London’s Bridewell Theatre Company to Leave Home; Producer Jordan Chats

News   London’s Bridewell Theatre Company to Leave Home; Producer Jordan Chats
 
One of London’s major fringe theatre companies is to leave its home. The Bridewell Theatre Company can no longer pay the bills at the venue it’s named after, and after a decade of specializing in musicals, it will take to the road, performing in various venues.

The Bridewell was created by Carol Metcalfe in 1994, converted from a disused swimming pool. There are no plans as yet to turn the venue into anything else.

The theatre opened with a production of Stephen Sondheim’s Pacific Overtures and — although it diversified — it remained a specialist music theatre house. Among the American composers whose works it introduced to London were Adam Guettel and Jason Robert Brown.

Richard Jordan, a British producer who presented two shows at the Bridewell, George Gershwin’s Of Thee I Sing in 1999 and Sondheim’s Sweeney Todd in 2000, told Playbill On-Line that “losing the Bridewell as a house for musicals is a tragedy.” He explained what made the Bridewell so valuable, and so tricky: “The Bridewell has got 175 seats, and a show would typically be booked in for five to six weeks, which makes it costly to produce in. Sweeney Todd was a promenade production, so that increased capacity by 25 percent. But although both my shows there were among the venue’s biggest-ever sellers, Of Thee I Sing only recouped, and Sweeney made a very small profit.

But that was the point of the place. It was judged in a different way to the West End houses, as a small, loving home for musicals which belonged in a smaller place. Bridewell hits like Purlie or Floyd Collins couldn’t have been done in the West End, because they’d suddenly be competing with The Lion King. Romance, Romance was a Bridewell smash, and a disaster when it transferred to the Gielgud. Because 175 seats full every night is a triumph at the Bridewell, and a huge flop in Theatreland.”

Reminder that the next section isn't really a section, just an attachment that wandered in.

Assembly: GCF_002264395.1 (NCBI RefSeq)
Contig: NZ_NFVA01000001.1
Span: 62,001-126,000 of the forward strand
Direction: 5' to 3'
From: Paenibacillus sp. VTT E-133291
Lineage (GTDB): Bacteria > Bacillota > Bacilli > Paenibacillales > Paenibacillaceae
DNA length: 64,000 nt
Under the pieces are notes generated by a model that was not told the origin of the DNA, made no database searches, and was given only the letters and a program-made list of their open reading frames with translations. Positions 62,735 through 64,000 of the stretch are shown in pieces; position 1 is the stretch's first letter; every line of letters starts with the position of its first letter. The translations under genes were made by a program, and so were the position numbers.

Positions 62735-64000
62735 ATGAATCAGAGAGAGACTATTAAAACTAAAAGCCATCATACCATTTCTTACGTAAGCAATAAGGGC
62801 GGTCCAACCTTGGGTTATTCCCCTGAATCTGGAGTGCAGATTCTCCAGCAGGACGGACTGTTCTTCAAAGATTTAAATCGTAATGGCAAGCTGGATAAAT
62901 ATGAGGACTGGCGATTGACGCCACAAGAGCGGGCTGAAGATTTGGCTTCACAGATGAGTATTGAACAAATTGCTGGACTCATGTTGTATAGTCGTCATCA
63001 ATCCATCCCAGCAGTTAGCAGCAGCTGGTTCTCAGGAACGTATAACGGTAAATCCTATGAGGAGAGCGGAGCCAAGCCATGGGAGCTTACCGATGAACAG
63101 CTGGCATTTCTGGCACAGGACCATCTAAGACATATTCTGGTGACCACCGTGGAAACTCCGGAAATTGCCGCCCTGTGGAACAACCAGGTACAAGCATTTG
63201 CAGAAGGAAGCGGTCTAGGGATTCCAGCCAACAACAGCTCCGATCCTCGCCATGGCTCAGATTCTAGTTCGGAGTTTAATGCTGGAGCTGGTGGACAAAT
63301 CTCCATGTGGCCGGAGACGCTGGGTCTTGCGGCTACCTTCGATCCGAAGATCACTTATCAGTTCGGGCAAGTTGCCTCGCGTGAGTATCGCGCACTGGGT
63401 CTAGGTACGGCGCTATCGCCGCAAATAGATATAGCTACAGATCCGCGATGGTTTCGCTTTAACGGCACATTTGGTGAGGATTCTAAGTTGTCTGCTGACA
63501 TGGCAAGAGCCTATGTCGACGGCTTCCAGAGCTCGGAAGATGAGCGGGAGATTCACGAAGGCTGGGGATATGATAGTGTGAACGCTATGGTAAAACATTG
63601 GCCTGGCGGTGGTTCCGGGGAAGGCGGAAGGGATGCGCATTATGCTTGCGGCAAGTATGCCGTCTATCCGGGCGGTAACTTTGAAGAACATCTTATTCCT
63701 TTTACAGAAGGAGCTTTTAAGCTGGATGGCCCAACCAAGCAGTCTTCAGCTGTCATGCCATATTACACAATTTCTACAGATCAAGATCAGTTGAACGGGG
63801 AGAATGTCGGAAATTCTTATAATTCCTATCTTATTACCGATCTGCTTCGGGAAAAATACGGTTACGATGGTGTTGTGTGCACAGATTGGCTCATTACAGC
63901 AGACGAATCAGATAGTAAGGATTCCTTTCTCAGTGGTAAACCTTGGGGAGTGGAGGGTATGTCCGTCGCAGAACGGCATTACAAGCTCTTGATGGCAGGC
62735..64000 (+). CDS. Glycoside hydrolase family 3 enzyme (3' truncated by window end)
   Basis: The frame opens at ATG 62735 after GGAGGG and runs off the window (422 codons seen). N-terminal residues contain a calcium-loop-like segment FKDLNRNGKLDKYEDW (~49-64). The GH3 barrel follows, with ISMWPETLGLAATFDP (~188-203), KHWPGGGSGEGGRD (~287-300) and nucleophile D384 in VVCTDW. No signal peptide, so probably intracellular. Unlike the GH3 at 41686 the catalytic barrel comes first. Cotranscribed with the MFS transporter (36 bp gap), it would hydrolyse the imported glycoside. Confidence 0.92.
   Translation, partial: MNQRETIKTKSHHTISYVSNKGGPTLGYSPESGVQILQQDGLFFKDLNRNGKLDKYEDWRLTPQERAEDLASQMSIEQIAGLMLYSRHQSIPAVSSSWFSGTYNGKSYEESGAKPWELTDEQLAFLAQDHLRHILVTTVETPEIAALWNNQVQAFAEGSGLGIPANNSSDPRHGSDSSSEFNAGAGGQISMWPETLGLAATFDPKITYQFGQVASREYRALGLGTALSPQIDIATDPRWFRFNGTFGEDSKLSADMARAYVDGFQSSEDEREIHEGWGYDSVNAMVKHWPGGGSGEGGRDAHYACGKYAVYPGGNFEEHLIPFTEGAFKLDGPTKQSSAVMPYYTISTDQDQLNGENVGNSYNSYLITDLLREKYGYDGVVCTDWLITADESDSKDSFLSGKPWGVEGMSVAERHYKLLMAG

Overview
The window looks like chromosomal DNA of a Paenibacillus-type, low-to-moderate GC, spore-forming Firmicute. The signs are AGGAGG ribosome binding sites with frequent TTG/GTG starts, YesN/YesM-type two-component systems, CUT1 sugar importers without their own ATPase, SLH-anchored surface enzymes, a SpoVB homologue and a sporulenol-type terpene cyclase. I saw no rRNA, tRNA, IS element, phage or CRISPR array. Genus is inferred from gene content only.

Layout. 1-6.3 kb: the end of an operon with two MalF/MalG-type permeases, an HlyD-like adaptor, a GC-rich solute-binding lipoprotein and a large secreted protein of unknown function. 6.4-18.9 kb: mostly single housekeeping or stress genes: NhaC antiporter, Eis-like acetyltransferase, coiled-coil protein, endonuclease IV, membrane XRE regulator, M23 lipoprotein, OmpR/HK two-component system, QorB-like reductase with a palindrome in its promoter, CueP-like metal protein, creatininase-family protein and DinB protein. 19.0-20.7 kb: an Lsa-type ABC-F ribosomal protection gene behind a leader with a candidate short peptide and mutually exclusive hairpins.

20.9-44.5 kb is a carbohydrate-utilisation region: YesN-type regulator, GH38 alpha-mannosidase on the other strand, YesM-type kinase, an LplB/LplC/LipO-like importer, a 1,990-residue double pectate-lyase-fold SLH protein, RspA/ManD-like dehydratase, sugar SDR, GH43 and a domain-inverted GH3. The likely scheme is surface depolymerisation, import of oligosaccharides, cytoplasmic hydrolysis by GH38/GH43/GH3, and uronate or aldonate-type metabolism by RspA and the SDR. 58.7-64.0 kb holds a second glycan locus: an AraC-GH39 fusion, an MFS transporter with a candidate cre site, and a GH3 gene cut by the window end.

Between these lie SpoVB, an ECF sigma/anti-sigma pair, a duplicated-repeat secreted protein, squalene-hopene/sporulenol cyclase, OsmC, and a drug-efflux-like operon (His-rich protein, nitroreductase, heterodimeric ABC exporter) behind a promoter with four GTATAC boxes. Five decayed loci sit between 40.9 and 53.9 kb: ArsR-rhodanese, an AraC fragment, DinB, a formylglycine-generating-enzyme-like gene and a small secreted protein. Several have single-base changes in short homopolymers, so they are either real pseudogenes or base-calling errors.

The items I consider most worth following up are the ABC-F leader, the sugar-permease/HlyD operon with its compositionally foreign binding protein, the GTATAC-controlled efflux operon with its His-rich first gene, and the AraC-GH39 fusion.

Labelling the fact that the Bridewell received no significant government subsidy “a disgrace,” Jordan largely attributes the fate of the Bridewell to the fact that musicals, despite being expensive to stage and huge money makers when they work, are not seen with the same seriousness by funding bodies as are straight plays. But will the Bridewell company survive as nomads? Jordan thinks it will be tough. “The Bridewell had a fixed identity. They’d built up an audience, were in a fairly central location, and it’s always easier having your own building. If your show needs money, you can better manage issues like overtime, or cut costs from the building’s budget. You can’t do that as a tenant. And it’s not certain whether the audience will go with them. The Royal Shakespeare Company moved out of the Barbican and went to the Roundhouse, and their audience didn’t follow. The Bridewell will have to forge a new reputation as a touring company, and that could take time.”

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